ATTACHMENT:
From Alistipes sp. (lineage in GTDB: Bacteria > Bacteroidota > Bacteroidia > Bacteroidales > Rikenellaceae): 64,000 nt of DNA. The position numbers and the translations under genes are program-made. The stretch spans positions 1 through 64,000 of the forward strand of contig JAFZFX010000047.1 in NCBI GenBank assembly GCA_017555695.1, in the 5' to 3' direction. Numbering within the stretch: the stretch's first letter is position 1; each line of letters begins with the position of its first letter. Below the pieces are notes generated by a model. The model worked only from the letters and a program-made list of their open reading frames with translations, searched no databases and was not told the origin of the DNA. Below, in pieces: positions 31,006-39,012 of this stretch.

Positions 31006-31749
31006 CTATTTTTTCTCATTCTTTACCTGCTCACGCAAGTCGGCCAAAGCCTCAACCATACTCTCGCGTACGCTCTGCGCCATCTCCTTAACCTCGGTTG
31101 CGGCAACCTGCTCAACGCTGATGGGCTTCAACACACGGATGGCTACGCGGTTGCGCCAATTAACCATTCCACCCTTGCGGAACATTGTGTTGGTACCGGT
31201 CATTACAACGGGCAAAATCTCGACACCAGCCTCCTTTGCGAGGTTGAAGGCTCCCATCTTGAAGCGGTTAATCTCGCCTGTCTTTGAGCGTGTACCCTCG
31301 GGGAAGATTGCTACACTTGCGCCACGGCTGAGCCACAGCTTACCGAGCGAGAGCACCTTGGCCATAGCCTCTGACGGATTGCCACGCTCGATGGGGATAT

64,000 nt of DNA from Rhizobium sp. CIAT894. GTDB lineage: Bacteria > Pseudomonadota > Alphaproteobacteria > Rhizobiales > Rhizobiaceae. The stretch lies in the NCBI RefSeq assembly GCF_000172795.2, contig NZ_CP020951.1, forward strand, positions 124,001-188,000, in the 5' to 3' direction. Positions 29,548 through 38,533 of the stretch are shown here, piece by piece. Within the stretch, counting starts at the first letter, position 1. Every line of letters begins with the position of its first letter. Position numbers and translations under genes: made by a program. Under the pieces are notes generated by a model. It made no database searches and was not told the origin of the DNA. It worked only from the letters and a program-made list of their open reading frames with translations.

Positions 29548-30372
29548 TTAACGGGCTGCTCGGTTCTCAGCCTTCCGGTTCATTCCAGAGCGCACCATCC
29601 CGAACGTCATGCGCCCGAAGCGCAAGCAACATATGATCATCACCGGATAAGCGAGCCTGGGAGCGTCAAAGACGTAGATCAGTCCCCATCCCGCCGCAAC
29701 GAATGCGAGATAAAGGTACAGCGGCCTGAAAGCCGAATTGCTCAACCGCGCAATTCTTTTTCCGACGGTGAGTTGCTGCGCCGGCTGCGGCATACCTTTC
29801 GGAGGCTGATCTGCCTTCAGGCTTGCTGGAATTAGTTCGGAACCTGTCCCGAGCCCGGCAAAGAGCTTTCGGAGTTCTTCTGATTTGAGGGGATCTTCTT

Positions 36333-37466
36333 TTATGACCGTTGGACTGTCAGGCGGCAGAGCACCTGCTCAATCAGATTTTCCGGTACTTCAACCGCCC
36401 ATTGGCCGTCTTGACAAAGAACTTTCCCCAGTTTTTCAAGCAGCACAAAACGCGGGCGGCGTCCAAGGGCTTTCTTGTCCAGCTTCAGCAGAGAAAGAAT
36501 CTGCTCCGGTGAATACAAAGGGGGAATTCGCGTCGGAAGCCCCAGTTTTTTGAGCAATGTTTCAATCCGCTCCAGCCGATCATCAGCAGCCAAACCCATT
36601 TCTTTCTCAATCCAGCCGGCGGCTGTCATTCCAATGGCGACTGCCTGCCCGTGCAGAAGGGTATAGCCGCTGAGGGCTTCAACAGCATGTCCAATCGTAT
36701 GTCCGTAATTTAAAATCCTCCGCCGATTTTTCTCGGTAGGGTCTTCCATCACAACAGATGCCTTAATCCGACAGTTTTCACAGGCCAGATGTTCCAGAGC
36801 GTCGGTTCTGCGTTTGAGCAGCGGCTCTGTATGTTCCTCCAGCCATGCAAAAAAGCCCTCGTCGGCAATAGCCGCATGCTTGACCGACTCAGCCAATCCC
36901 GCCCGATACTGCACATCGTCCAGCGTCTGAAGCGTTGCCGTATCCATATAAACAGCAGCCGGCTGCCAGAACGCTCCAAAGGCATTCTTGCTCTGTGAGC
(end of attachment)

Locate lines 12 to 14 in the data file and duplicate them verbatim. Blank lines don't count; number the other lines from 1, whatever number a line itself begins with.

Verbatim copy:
29801 GGAGGCTGATCTGCCTTCAGGCTTGCTGGAATTAGTTCGGAACCTGTCCCGAGCCCGGCAAAGAGCTTTCGGAGTTCTTCTGATTTGAGGGGATCTTCTT

Positions 36333-37466
36333 TTATGACCGTTGGACTGTCAGGCGGCAGAGCACCTGCTCAATCAGATTTTCCGGTACTTCAACCGCCC